The real estate market has been wild for the past couple of years, but many are wondering if it’s finally starting to slow down.
If so, this would be a long-awaited reprieve for buyers and a wake-up call for potential sellers, as the tide may be turning away from their favor.
While 2022 was the housing market’s hottest March ever, 12% of homes had a price drop during the four weeks ending April 3, according to Redfin.
This likely has something to do with rising interest rates, which reached 5.27% for the week ending May 5 — the highest level realized since the early aughts.
If you’re planning to buy or sell a home this year, you’re probably wondering what this means for you. Several real estate agents have weighed in to explain how you could be affected.
“What many people need to remember, including real estate agents, is all real estate is local,” said Bill Gassett, a realtor with Maximum Real Estate Exposure, based in Hopkinton, Massachusetts.
“What may be happening in one part of the country might be completely different in another area.”
Personally, he said there’s been little to no change to the extreme seller’s market in his area of Massachusetts.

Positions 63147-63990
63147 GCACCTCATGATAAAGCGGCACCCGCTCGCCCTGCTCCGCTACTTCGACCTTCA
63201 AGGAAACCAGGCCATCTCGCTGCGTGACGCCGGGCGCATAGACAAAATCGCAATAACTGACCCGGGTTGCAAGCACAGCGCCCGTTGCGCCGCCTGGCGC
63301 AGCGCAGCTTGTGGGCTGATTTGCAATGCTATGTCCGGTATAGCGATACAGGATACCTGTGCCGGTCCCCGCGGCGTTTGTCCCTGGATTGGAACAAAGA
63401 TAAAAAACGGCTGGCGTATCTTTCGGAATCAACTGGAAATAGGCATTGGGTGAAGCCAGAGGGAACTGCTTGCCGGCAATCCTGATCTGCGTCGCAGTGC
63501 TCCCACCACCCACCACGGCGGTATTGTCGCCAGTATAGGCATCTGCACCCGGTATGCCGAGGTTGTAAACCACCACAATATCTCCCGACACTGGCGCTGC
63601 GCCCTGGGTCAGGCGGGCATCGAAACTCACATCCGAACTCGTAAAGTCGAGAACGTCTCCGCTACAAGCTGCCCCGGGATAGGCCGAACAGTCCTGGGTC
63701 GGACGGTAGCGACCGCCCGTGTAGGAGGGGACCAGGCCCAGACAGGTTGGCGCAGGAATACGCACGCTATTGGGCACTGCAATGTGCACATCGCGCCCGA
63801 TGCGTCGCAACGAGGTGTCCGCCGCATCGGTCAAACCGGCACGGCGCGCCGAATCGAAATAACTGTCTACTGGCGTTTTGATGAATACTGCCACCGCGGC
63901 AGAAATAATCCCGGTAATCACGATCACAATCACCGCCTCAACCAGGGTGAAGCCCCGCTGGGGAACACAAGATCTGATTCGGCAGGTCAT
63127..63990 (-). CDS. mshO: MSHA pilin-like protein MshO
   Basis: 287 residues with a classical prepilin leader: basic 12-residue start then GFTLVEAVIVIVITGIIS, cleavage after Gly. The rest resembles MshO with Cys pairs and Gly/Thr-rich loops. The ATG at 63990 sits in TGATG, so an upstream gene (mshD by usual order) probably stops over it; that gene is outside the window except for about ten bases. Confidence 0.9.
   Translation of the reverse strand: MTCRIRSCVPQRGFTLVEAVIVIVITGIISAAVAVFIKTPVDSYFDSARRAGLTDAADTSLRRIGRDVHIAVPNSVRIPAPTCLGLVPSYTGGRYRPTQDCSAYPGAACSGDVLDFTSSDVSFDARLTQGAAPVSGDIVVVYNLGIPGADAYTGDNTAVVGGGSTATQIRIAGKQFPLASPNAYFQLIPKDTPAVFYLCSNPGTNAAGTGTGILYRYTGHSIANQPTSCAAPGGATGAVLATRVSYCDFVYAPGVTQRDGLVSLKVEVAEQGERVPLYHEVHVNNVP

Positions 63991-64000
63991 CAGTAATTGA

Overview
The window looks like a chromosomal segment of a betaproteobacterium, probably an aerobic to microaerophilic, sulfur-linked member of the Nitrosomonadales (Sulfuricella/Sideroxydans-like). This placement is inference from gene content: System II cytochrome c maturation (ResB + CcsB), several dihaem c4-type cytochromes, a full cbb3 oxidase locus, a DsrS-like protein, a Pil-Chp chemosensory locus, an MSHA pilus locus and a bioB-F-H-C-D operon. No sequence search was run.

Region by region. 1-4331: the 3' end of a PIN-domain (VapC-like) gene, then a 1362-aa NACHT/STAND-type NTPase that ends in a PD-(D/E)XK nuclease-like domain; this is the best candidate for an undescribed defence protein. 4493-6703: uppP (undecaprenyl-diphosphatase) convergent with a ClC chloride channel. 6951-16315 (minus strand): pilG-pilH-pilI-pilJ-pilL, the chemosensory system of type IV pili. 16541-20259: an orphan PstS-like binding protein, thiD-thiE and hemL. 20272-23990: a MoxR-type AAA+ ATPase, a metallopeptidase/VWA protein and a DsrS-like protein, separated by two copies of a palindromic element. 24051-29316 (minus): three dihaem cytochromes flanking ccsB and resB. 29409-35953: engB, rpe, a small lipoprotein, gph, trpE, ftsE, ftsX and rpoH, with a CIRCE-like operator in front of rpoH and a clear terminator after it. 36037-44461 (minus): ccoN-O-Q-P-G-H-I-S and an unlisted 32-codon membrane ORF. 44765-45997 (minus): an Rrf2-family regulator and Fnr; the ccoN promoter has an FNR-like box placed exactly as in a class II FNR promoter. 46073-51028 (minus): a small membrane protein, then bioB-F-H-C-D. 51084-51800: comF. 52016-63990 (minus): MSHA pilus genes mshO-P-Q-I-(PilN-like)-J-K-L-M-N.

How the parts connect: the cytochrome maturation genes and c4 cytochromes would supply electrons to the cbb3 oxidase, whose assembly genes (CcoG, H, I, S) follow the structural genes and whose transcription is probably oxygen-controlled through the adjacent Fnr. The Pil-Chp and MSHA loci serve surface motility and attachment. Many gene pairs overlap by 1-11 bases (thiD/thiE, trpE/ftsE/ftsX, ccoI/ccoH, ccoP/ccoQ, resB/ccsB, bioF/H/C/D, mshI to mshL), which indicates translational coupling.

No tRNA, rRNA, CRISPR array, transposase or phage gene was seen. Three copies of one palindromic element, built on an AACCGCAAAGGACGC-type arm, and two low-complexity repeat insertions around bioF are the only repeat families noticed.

“Prices are not being dropped here, because demand still outweighs supply by a significant margin,” he said.
“We have record-low inventory. It has increased slightly over the last few weeks, but nothing that is earth shattering.”
He said that eventually rising interest rates will spark a change, but it’s not likely to cause a rapid reduction in prices.
“The first stage will be, instead of getting 10 offers on a home, there will only be three,” he said. “The home won’t sell $75,000 over the asking price, but something closer to $25,000.”
Ultimately, Gassett said a transition into a more balanced market won’t happen overnight.
“For buyers, it will be a welcome relief because it has been hell over the last few years,” he said. “For sellers, they will have missed out on one of the best economic housing booms of our lifetime.”